Cyclists plan 500-mile ride to raise funds for education projects in Malawi

Cyclists plan 500-mile ride to raise funds for education projects in Malawi
Funds raised by the cyclists will go towards helping children in Malawi (Jane Barlow/PA)

A group of cyclists are aiming to raise £25,000 for education projects in Malawi by riding from London to Glasgow for the UCI World Championships.

Up to 36 people will pedal almost 500 miles over six days and arrive in Scotland’s biggest city on August 10, in time to watch the last three days of the cycling competition.

The championships, which take place from August 3 to 13, have been billed as the biggest celebration of cycling in history as a number of different events will be staged at the same tournament for the first time.

Think Malawi, a UK-based charity dedicated to supporting grassroots education initiatives in the south-east African country, is looking for cycling enthusiasts to join its team on the Pedal With A Purpose trip.

The unsupported ride will take cyclists through the Lincolnshire Fens, across the Humber Bridge and the moorland of the Northern Pennines, and then into Scotland.

The funds will support children and young people in Malawi through initiatives such as building desks, water sanitation work and innovative remote learning projects, and will also make reusable sanitary pads available to enable girls to stay in school.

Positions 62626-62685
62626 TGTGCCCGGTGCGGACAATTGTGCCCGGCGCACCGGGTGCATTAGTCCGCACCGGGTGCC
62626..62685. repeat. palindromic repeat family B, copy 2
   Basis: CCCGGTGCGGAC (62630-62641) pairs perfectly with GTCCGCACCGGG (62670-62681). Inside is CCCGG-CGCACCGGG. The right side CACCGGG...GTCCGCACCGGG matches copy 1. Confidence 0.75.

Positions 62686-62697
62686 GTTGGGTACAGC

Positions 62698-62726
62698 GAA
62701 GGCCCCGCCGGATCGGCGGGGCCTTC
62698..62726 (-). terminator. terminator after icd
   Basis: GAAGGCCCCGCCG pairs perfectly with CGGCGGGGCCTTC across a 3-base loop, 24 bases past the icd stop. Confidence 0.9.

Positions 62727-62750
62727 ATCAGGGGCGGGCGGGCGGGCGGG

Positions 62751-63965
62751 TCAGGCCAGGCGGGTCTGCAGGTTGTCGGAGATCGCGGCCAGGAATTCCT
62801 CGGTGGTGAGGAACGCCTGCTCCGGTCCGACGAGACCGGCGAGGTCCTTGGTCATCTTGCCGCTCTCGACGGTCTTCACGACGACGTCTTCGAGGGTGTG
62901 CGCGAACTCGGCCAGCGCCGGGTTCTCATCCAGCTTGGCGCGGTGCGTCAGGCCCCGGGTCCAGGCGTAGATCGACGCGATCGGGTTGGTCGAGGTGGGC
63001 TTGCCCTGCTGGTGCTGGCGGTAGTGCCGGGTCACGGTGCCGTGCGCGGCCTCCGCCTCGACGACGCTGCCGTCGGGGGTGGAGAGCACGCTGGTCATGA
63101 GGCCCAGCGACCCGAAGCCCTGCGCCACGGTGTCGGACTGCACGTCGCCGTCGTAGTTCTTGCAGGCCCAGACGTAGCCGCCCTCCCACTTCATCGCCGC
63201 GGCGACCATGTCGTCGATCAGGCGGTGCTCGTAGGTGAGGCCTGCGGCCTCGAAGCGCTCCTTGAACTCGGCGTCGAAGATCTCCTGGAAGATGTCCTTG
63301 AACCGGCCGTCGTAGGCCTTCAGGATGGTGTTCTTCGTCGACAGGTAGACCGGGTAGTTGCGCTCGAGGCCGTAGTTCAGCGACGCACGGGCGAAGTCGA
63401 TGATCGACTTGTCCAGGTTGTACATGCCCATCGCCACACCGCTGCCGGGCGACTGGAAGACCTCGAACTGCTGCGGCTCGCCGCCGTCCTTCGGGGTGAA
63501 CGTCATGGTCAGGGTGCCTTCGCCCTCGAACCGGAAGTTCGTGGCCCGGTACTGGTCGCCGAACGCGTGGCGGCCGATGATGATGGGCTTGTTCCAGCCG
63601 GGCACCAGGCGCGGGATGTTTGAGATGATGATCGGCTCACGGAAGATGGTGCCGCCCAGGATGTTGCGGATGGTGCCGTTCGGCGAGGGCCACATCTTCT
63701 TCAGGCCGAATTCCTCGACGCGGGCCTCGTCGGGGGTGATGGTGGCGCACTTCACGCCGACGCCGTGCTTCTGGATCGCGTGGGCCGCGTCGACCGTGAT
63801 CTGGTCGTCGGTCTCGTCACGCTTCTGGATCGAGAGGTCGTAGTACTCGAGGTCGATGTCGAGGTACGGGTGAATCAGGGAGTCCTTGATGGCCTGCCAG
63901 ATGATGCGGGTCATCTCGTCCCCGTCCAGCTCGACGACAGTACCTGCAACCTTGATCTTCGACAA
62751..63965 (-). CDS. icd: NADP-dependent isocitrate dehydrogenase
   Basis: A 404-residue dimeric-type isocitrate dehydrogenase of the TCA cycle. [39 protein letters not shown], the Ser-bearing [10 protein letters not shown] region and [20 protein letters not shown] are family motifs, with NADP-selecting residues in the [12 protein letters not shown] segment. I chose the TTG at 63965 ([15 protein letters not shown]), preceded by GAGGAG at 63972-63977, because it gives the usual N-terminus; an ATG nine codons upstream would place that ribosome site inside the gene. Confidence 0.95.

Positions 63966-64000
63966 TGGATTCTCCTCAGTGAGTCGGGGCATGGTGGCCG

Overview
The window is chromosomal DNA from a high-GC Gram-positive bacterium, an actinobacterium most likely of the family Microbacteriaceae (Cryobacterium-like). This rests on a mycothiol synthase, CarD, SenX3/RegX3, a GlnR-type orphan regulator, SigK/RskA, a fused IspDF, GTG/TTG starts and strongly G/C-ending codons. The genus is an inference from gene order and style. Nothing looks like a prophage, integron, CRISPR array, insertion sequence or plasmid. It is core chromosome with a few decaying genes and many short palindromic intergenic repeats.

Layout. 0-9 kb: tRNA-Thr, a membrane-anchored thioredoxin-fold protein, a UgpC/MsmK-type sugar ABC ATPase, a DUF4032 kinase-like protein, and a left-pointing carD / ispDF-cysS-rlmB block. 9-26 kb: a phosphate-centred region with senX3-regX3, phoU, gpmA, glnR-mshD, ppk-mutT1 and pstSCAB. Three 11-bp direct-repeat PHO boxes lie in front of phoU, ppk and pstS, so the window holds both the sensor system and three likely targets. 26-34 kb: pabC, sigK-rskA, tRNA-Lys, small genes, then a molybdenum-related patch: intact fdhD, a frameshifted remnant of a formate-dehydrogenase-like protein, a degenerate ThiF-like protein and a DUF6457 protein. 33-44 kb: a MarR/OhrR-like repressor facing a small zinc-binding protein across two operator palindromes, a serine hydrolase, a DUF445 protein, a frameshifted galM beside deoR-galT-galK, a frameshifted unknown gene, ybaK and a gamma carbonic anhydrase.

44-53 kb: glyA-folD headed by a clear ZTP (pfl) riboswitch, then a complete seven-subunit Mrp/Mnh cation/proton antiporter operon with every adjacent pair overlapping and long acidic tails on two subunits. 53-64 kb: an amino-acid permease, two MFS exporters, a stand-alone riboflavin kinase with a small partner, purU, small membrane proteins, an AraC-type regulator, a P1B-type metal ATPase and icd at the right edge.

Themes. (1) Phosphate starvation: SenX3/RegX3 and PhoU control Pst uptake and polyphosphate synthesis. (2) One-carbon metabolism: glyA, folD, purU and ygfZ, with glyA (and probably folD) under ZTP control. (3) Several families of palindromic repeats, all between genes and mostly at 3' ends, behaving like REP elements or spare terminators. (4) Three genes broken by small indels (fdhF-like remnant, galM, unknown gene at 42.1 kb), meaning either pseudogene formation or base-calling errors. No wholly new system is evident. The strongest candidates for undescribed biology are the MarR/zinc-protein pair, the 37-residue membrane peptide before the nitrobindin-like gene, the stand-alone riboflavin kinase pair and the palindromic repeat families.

Think Malawi trustee Steve McInerny, who founded the charity following a cycle across Africa in 2004, hopes the ride will have benefits at home as well.

The 47-year-old, of Herne Hill in south London, said: “Through this ride, we hope to inspire people to try bike-packing and longer-distance cycling.

“Our goal is to raise £25,000, which will make a significant impact on the educational lives of Malawian children.

“We’d love to know if any Malawians will be competing at the World Championships so we can cheer them on.”

The project has won the support of Commonwealth Games silver medallist Fred Wright, a two-time Tour de France rider.

The 23-year-old, from London, said: “I wish the riders the best for their epic adventure across Britain.

“It’s a great chance for the cycling community to support Think Malawi’s vital education projects while taking on a big cycling challenge.

“Finishing the ride in Glasgow while the World Championships are going on will be a real buzz. Fingers crossed I’ll be racing there myself.”

More information on the project is available at

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